0

I have a Thinkpad with Windows 7. Last time I installed an Ubuntu/Windows dual boot, Windows was never same after and regularly got corrupted so this time, I installed Ubuntu on a separate external hard drive.

I took a 500 GB external hard drive and used Windows to shrink the partition on it to 400 GB, freeing 100 GB to install Ubuntu.

Then I modified the booting priority of my computer to boot from the external hard drive if present.

Then, I installed Ubuntu desktop on the external hard drive using a DVD, picked the most simplistic partitioning scheme I could get away with (didn't go auto as it didn't include the external hard drive as a choice) and voilà.

Fast forward some time and I'm trying to refresh my understanding of Linux partitions to install a bunch of servers, so I'm looking at the current partitioning scheme on my external hard drive and find the boot partition puzzling...

sda is my integrated hard drive with Windows 7. sdb is my Ubuntu desktop external hard drive.

Running parted on sdb, I get this:

(parted) print                                                            
Model: WD My Passport 0740 (scsi)
Disk /dev/sdb: 500GB
Sector size (logical/physical): 512B/512B
Partition Table: msdos

Number  Start   End    Size    Type      File system     Flags
1      1049kB  393GB  393GB   primary   ntfs            boot
2      393GB   500GB  107GB   extended
5      393GB   425GB  32.8GB  logical   linux-swap(v1)
6      425GB   500GB  74.6GB  logical   ext4

At this point, I'm wondering why the ntfs partition is flagged as "boot" and not my ext4 partition which is the partition that contains / (and by extension, /boot since it's not on its own separate partition).

Looking at mtab only confirms what I already know:

eric@eric-ThinkPad-W530:~$ sudo cat /etc/mtab
/dev/sdb6 / ext4 rw,errors=remount-ro 0 0
proc /proc proc rw,noexec,nosuid,nodev 0 0
sysfs /sys sysfs rw,noexec,nosuid,nodev 0 0
none /sys/fs/cgroup tmpfs rw 0 0
none /sys/fs/fuse/connections fusectl rw 0 0
none /sys/kernel/debug debugfs rw 0 0
none /sys/kernel/security securityfs rw 0 0
udev /dev devtmpfs rw,mode=0755 0 0
devpts /dev/pts devpts rw,noexec,nosuid,gid=5,mode=0620 0 0
tmpfs /run tmpfs rw,noexec,nosuid,size=10%,mode=0755 0 0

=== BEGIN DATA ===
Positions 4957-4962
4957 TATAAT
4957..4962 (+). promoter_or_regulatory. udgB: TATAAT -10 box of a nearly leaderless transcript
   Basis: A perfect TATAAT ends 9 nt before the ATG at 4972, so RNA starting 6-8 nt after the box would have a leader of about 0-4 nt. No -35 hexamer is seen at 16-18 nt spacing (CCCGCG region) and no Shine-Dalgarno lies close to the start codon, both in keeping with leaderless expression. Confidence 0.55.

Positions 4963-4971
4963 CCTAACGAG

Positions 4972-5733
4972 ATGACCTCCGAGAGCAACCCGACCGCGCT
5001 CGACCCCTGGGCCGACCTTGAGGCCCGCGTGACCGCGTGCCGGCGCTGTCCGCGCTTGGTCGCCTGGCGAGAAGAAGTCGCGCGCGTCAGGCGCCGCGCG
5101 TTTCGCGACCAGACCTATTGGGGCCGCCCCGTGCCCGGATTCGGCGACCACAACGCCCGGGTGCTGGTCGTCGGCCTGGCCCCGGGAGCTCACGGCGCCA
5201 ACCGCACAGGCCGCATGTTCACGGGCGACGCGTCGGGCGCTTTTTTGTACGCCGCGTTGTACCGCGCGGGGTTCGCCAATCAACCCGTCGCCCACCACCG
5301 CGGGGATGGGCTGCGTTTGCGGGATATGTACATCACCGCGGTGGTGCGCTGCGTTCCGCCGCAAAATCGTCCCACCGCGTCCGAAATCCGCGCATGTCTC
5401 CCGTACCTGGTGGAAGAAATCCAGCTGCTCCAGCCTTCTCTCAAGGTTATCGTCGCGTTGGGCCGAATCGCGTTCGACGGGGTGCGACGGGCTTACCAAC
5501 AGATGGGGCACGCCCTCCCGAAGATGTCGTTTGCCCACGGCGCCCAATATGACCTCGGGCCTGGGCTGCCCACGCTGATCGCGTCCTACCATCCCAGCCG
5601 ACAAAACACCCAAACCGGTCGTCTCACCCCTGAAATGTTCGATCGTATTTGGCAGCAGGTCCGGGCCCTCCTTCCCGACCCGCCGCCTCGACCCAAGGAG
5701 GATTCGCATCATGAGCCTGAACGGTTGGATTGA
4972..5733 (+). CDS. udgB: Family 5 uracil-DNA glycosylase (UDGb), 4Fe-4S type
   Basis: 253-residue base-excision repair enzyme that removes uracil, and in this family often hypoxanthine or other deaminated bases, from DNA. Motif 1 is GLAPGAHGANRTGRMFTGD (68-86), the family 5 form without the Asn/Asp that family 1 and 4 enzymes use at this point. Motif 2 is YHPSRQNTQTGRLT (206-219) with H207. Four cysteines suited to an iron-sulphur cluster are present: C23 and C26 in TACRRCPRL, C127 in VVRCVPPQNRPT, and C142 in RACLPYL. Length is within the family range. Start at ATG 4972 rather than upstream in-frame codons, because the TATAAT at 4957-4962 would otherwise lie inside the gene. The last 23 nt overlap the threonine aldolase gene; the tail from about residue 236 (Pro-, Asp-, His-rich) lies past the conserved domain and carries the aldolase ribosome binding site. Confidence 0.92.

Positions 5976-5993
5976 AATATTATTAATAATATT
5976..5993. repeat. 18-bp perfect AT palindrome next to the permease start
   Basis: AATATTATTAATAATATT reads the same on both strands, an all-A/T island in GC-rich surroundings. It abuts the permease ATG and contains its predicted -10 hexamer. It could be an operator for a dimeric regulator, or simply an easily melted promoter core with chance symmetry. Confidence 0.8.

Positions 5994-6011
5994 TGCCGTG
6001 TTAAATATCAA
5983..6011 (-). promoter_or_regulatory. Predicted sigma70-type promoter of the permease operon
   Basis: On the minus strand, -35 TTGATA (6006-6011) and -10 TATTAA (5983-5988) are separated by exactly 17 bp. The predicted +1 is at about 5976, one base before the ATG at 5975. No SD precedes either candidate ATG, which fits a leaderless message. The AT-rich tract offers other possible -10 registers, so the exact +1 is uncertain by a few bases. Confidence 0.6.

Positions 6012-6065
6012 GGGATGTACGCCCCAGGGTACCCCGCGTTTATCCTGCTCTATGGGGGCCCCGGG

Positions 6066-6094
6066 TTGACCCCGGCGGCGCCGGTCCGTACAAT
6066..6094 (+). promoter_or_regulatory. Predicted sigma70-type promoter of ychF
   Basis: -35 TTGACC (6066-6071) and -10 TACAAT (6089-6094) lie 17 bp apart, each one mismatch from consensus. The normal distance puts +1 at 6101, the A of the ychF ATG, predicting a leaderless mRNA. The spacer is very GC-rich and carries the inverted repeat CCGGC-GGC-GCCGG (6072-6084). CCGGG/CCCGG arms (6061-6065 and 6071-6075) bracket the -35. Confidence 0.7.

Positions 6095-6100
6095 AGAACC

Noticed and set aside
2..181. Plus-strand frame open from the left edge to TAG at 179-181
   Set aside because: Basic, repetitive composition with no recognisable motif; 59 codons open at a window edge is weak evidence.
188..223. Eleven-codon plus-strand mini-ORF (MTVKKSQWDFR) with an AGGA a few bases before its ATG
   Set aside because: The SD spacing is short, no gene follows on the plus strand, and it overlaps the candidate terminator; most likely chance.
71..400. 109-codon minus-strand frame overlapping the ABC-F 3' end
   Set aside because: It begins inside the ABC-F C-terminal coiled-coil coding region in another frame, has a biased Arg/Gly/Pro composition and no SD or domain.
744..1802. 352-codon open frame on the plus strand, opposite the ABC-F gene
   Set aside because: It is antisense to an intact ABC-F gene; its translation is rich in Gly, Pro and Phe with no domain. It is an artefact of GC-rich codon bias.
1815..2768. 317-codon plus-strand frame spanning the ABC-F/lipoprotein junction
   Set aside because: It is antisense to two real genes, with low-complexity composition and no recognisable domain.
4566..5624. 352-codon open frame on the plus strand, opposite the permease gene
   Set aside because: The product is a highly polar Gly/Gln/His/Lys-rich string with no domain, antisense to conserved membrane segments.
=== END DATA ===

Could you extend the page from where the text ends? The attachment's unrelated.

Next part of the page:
none /run/lock tmpfs rw,noexec,nosuid,nodev,size=5242880 0 0
none /run/shm tmpfs rw,nosuid,nodev 0 0
none /run/user tmpfs rw,noexec,nosuid,nodev,size=104857600,mode=0755 0 0
none /sys/fs/pstore pstore rw 0 0
systemd /sys/fs/cgroup/systemd cgroup rw,noexec,nosuid,nodev,none,name=systemd 0 0
gvfsd-fuse /run/user/1000/gvfs fuse.gvfsd-fuse rw,nosuid,nodev,user=eric 0 0
/dev/sdb1 /media/eric/My\040Passport fuseblk rw,nosuid,nodev,allow_other,default_permissions,blksize=4096 0 0

My lack of understanding concerning this is not vital to anything (this is only my development desktop partition), but somehow annoys me. Any insight that could shed some light on this would be welcome.

migrated from stackoverflow.com Jun 11 '14 at 21:24

This question came from our site for professional and enthusiast programmers.

  • You do realize that StackOverflow is a programming website, right? You should try superuser.com – Rick S Jun 11 '14 at 17:14
  • My Apologies. I wear many hats :P. Thanks for the link. – Magnitus Jun 11 '14 at 17:19
  • Done. Was about to delete this post and re-post it. Thanks for saving me some copy-pasting :). – Magnitus Jun 11 '14 at 17:28
  • Grub does not use boot flag. That is a Windows requirement for Windows boot loader to know which NTFS partition to boot from. But some BIOS want a boot flag or it will not let you boot. So we still recommend a boot flag on a primary partition. – oldfred Jun 11 '14 at 22:06

Your Answer

By clicking “Post Your Answer”, you agree to our terms of service, privacy policy and cookie policy